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Obama mulls ‘fee on banks’ to recoup bailout costs: reports

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The Obama administration will “likely” propose a new fee or tax on banks in the federal budget to be tabled in February, several news sources reported Monday.

The fee, which will be music to the ears of critics who opposed Washington’s $700-billion taxpayer-funded bailout of major investment banks and insurers in 2008, reportedly will be an attempt to recover some of that bailout cash, and will be part of the administration’s strategy to discourage risky lending.

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While the White House has been vocal in recent months about finding ways to temper the banks’ often destructive instincts, it has been opposed to many concrete proposals for reigning in the banks.

As Politico reported when it first broke news of the bank fee Monday morning, the White House is critical of the approaches being considered in other countries. The European Union has come out in favor of a global transactions tax. (EU officials have argued it has to be implemented globally or multinational banks will simply move operations to where the tax doesn’t exist.)

European leaders have been far more aggressive than the Obama administration in efforts to rein in excessive spending and risky lending by banks. Both British Prime Minister Gordon Brown and French President Nicolas Sarkozy have implemented temporary taxes on bank bonuses. There is no indication that Washington plans to follow suit.

As the New York Times reports, the Obama administration is opposed to a global financial transaction tax because it “would simply be passed on to customers,” and it opposes the bank bonus tax because it “could be easily circumvented.”

In October, 2008 Congress — with the support of both presidential candidates, John McCain and Barack Obama — signed into law the TARP bailout, which devoted $700 billion of taxpayers’ money to bailing out ailing Wall Street institutions.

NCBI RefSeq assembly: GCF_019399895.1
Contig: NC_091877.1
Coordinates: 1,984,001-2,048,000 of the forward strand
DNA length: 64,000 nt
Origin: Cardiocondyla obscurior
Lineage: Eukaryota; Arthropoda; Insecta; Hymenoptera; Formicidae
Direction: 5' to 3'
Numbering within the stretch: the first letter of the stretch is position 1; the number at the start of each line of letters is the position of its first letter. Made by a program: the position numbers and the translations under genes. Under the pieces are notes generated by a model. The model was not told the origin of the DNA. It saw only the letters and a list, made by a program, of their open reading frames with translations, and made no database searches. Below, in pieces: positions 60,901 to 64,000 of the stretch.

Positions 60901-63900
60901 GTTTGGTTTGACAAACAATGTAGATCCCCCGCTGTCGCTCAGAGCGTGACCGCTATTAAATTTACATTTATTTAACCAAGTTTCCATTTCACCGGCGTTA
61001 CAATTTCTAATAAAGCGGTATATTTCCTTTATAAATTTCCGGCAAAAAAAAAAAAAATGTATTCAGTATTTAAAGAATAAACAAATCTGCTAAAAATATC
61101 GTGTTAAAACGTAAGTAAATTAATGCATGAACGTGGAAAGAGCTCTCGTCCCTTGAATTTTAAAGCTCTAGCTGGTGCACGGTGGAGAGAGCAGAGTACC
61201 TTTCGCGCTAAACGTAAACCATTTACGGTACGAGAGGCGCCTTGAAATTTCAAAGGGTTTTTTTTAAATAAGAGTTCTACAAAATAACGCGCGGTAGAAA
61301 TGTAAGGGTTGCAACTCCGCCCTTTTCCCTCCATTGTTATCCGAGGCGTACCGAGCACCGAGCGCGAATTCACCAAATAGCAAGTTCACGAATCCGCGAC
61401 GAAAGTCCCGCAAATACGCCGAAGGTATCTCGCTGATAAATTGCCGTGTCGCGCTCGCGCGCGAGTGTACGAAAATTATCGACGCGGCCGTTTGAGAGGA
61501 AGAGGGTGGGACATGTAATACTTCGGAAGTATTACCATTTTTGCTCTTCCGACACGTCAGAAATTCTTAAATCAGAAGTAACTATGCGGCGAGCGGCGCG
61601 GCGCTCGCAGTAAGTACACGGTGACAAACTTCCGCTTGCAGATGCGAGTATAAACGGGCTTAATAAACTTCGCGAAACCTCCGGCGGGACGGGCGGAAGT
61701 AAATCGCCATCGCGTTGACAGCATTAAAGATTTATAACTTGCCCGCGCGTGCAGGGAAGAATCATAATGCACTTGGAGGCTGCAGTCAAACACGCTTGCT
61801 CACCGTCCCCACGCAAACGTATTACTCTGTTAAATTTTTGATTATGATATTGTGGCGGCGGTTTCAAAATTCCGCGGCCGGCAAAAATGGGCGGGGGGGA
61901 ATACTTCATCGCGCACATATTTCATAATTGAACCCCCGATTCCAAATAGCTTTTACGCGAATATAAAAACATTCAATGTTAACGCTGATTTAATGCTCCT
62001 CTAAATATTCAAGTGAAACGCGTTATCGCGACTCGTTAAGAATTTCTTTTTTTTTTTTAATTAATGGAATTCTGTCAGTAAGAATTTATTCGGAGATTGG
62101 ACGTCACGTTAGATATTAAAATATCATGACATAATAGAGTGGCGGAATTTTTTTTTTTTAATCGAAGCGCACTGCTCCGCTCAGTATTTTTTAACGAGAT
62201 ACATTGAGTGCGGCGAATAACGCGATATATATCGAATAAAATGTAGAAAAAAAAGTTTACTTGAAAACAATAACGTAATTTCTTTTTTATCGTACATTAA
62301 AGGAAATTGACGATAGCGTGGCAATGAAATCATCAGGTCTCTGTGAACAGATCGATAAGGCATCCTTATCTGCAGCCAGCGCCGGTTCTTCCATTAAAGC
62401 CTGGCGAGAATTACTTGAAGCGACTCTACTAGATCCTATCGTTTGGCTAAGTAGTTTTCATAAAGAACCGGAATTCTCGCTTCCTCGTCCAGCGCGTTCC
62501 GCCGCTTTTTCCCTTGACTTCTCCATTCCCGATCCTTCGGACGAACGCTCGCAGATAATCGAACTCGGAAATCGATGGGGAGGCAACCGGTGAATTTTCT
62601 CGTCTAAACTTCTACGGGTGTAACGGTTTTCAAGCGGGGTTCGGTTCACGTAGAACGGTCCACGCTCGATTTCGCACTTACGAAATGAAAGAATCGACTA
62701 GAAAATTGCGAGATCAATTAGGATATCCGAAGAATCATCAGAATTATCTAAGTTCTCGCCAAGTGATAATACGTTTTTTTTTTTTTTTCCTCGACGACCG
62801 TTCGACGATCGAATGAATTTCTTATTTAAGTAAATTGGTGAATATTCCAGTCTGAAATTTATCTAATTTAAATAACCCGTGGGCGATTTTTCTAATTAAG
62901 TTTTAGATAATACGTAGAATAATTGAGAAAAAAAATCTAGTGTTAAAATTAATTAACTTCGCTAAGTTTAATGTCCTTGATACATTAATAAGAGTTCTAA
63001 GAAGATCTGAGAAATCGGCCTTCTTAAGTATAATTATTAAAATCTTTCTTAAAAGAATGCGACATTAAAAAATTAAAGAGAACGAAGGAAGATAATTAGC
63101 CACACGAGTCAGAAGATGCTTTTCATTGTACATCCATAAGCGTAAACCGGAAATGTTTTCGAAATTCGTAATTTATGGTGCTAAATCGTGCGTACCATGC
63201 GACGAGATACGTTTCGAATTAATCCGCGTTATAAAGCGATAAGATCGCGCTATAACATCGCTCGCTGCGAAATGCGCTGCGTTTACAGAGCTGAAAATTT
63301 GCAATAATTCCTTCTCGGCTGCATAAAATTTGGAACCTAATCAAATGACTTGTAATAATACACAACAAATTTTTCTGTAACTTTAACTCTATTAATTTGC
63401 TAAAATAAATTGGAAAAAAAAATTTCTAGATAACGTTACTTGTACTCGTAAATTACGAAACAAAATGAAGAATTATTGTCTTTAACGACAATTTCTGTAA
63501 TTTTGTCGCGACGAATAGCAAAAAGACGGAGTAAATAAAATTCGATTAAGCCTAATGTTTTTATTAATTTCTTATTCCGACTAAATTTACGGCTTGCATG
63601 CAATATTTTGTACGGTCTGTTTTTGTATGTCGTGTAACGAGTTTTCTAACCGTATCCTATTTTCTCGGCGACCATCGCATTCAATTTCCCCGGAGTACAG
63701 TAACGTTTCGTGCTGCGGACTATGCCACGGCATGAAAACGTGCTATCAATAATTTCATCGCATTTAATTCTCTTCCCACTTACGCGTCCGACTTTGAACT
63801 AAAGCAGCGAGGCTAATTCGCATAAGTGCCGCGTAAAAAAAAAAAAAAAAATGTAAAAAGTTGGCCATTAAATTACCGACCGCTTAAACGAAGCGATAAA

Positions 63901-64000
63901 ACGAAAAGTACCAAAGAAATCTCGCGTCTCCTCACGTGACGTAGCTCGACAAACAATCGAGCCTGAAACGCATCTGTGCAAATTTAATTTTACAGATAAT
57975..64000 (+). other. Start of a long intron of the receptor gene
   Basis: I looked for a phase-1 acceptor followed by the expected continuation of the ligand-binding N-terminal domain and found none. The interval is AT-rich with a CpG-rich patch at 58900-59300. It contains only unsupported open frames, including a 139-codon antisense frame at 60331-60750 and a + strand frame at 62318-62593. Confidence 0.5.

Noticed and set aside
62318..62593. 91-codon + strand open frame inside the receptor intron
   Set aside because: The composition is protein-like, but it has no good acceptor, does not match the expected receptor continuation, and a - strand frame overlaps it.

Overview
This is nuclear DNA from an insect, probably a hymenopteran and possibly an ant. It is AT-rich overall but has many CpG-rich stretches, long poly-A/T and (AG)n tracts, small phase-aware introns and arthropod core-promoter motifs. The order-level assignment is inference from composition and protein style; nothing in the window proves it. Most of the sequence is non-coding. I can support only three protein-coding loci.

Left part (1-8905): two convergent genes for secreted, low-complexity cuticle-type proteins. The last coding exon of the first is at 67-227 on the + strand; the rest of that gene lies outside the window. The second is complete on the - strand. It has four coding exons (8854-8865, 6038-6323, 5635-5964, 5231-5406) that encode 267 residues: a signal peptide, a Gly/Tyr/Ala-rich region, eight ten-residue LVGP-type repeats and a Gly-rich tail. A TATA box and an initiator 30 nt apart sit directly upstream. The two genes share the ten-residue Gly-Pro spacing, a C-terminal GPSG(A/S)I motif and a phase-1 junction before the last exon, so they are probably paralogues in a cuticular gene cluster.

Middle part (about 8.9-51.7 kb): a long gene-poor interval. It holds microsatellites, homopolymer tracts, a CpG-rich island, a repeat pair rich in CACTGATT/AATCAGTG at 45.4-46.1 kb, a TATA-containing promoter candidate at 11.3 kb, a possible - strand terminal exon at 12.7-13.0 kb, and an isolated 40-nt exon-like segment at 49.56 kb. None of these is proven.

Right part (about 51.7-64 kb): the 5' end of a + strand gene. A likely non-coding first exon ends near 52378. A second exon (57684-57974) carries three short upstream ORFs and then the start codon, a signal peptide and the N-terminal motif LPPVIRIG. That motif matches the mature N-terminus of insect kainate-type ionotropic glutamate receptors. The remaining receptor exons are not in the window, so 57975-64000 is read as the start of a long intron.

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Since then, many of the firms have begun paying back the money, and the US Treasury Department now estimates that taxpayers will be on the hook for some $120 billion when all is said and done.

Another method that can — and sometimes is — used to temper banks’ worst instincts is the Federal Deposit Insurance Corporation, which provides insurance on bank deposits and can discourage risky lending by increasing the premiums it charges to banks.

The FDIC did just that, temporarily, last February when it filled part of a $65-billion hole in its funds by charging a temporary fee to banks totalling $27 billion. That hole in its budget was caused by a series of bank collapses in 2008 and 2009.

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Confederate battle flag banned — Marine Corps declares it a ‘threat to our core values’

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The United States Marine Corps banned the public display of the Confederate battle flag on Friday.

"Depictions of the Confederate battle flag are unauthorized in public and work spaces aboard an installation," the Marine Corps wrote in guidance to the troops.

The ban applies to bumper stickers, clothing and flags among other items.

"The Confederate battle flag has all too often been co-opted by violent extremist and racist groups whose divisive beliefs have no place in our Corps," the Marines explained.

"Our history as a nation, and events like the violence in Charlottesville in 2017, highlight the divisiveness the use of the Confederate battle flag has had on our society," the continued. "The presents a threat to our core values, unit cohesion, security, and good order and discipline."

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BUSTED: Police arrest Anthony Brennan III on assault charges after viral video of attack on teenage protesters

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On Friday, The Washington Post reported that authorities have arrested Anthony B. Brennan III, a man suspected of being the attacker caught on camera in Maryland attacking teenagers putting up posters protesting the death of George Floyd, and charged him with second-degree assault.

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Trump is ‘a soulless man with a broken mind’: George Conway calls out his wife’s boss in scathing op-ed

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George Conway, the prominent Republican attorney married to White House counselor Kellyanne Conway, blasted his wife's boss in a new Washington Post op-ed published online on Friday evening.

"Until three brief months ago, President Trump never faced a serious crisis, at least one not of his own making. But now he has faced two, and is failing two, in short order: the covid-19 pandemic, with its concomitant economic devastation; and now social unrest, and rioting, stemming from the killing of George Floyd in Minneapolis police custody," Conway wrote. "Lacking in humanity, Trump has had no idea how to handle either one."

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